Potash mining in the Carlsbad area contaminated local groundwater supplies and could be impacting the Pecos River according to findings from the New Mexico Environment Department which called for more testing and reporting from the company responsible.
To address the problem, NMED called on Mosaic Potash to revise its abatement plan – a strategy drafted by the company in April to determine the amount of contamination and strategies to fix it.
NMED required Mosaic to increase site investigations at its potash mining facilities, while include water balancing activities to study the extent of the damage and conditions of nearby areas that could become contaminated in the future.
The State also called for Mosaic to increase its reporting of permitted water wells monitored by the state.
Mosaic submitted its modified plan Oct. 20, attempting to meet NMED’s requirements, and the agency will either approve or deny the proposal within 60 days.
Here are the key takeaways from Mosaic’s latest plan to clean up groundwater contamination near Carlsbad.
What is potash? How is it mined in Carlsbad?
Potash is an ore that largely contains potassium and is used for various fertilizers.
It was first discovered in Carlsbad in 1925, and became an economic driver for the former ranching community. Potash was used in myriad products including makeup and gunpowder.
Mosaic’s mine near Carlsbad, about 16 miles east of the city on the Hobbs Highway, produces the ore through extraction when water is pumped underground and then back to the surface where the ore is then separated from the liquid.
This produces waste known as “tailings” made up of clay and salt that are moved throughout the site, stored in a “salt stack” where the waste settles and the water is pumped into a settling pond.
The resulting brine water is discharged into another pond known as Laguna Grande, sent into evaporation cells where chloride salt is harvested.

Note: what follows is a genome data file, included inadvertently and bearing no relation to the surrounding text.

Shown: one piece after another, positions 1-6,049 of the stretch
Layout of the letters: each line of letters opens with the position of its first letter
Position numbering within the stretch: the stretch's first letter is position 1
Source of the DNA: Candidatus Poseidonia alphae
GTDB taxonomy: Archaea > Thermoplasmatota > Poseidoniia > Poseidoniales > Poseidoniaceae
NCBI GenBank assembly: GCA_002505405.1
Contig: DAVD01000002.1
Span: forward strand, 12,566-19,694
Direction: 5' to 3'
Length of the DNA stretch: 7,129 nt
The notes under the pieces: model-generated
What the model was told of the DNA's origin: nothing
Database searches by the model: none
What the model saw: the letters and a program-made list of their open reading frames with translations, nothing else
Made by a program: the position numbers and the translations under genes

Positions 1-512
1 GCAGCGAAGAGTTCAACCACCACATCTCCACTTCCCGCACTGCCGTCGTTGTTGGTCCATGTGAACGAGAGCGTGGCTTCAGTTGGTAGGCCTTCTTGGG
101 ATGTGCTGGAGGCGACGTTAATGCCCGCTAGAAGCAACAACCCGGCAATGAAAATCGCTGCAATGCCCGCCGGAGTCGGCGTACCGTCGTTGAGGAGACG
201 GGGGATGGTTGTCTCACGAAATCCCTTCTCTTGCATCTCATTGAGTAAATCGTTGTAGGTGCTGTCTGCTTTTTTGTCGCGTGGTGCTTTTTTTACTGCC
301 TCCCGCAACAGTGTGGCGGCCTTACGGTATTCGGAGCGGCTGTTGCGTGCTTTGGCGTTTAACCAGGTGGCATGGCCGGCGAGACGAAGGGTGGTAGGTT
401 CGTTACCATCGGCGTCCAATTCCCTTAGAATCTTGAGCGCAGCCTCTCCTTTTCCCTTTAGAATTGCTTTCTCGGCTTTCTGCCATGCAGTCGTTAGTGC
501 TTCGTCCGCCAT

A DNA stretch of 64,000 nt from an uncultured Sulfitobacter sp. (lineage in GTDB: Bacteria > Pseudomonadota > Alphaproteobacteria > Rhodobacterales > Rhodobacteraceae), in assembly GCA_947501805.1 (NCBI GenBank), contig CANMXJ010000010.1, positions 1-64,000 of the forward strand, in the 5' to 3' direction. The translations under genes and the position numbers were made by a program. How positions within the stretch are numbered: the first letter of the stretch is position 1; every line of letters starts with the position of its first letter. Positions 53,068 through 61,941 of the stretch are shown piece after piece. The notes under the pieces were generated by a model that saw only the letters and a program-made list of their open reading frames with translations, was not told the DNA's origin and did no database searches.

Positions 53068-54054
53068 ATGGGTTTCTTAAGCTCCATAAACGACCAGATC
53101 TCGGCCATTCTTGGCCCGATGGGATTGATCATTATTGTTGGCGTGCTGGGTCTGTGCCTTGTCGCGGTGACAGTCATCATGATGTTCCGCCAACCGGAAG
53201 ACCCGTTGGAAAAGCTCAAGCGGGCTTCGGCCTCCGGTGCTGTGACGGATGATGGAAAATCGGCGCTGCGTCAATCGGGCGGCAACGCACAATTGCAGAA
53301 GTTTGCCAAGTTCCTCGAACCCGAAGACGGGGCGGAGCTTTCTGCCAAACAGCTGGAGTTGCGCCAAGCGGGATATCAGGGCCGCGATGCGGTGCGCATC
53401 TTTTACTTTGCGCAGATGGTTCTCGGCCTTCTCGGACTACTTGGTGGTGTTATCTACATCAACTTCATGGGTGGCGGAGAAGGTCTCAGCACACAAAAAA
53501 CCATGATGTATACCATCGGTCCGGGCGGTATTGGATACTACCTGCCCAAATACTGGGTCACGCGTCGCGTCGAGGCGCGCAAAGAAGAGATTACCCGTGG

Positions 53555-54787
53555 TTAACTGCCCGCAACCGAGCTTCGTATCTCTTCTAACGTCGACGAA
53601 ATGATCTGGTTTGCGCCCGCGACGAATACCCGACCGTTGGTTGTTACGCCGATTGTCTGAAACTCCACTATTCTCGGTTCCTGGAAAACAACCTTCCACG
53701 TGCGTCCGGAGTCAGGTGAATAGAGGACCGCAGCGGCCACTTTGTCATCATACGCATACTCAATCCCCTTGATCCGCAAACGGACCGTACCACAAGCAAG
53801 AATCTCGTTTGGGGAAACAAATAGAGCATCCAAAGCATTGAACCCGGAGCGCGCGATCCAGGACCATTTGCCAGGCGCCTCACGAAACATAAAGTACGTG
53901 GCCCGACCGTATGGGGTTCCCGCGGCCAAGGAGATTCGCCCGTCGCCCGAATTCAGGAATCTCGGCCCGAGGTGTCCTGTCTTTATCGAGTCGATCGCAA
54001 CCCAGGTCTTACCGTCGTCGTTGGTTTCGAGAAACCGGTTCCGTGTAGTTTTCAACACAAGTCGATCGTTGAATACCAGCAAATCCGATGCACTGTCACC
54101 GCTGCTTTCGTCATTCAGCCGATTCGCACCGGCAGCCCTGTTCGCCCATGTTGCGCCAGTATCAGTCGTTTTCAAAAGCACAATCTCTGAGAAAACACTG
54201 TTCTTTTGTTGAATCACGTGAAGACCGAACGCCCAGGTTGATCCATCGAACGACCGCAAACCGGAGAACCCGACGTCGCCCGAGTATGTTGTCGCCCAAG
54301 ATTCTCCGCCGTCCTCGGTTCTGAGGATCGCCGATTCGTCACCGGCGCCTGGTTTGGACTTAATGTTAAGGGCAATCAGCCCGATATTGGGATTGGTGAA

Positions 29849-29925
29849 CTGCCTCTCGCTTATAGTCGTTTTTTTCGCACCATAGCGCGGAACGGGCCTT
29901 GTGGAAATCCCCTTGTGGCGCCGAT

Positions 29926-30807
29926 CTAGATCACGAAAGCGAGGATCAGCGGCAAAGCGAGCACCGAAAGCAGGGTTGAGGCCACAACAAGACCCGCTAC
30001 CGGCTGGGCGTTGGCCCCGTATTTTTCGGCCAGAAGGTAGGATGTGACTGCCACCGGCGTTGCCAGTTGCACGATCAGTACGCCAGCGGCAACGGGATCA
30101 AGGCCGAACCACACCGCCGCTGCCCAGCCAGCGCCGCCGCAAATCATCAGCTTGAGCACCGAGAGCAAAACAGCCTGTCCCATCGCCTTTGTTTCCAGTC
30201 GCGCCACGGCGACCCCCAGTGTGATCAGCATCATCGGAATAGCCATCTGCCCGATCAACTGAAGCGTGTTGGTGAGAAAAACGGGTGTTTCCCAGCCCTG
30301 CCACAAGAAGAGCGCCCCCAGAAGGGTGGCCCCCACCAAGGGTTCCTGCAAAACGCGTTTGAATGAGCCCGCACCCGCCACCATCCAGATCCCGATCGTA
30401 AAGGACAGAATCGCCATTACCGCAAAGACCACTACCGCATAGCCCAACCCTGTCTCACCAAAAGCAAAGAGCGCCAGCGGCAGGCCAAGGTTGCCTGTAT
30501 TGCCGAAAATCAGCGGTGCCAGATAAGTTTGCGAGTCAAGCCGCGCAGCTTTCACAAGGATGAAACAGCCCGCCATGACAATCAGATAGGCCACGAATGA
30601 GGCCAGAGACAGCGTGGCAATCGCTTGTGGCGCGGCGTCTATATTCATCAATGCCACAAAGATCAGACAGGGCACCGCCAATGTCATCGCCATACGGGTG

During this process, NMED found chloride and sulfate concentrations leached into groundwater and potentially the river offsite.
“Groundwater contamination between Laguna Grande and the Pecos River has been detected in groundwater monitoring wells,” read a statement from the agency. “As a result, NMED required Mosaic Potash Carlsbad to submit the Plan to characterize the nature and extent of groundwater contamination from mine discharges between Laguna Grande and the Pecos River.”
How is the Pecos River affected? How is it monitored?
The Pecos River, a main source of surface water for the region, flows about 1.3 miles southwest of Laguna Grand, with its only continuously flowing tributary the Black River about 4 miles downstream.
“Highly mineralized” water enters the river about five miles south of Laguna Grande, largely from a brine aquifer at the Malaga Bend section of the river.
This means the water in that area of the river is already heavy with contaminants and it could be susceptible to further impacts to water quality from Mosaic’s site.
To study the extent of these impacts, the company will collect quarterly surface water samples from four locations on the Pecos.
The fourth was added in January.
“It is anticipated through this evaluation, the detailed geochemical characteristics/signatures of the individual media (groundwater, surface water, brine discharge, and natural sources of brine) will be identified and that the potential of mixing of the various media will be estimated,” read Mosaic’s proposal.
What is Mosaic’s plan to increase water monitoring?
In its revised plan, Mosaic said it would first compile all existing data on water discharges from the site, to find any gaps in the records.
Next, the plan required Mosaic to investigate the site’s geology and hydrology to determine the extent of existing contamination, along with how the contaminants migrate through water supplies.
All water wells within a 1-mile perimeter will be inventoried as part of the study, read the plan, to be used for monitoring contamination.
Mosaic will endeavor to characterize the conditions of water flowing between Laguna Grande and the Pecos River, read the plan, along with west of the Pecos River and between river and groundwater discharges from the site.
How badly does the State think the water is contaminated?
Mosaic’s present discharge permit allows for up to 7.5 million gallons per day of tailings, brine and other liquids to the salt stack, including 29,000 gallons per day of untreated domestic wastewater.
These discharges have the potential, read a report from NMED’s Ground Water Quality Bureau, to increase groundwater in the area to more than State standards for total dissolved solids (TDS), potentially impacting the Pecos River.
Should that happen, NMED has the authority to close the facility and require Mosaic provide an immediate plan to mitigate the pollution.
NMED holds a bond with Mosaic for about $82 million to fund such a closure should elevated contaminant levels be detected.
Adrian Hedden can be reached at 575-628-5516, [email protected] or @AdrianHedden on Twitter.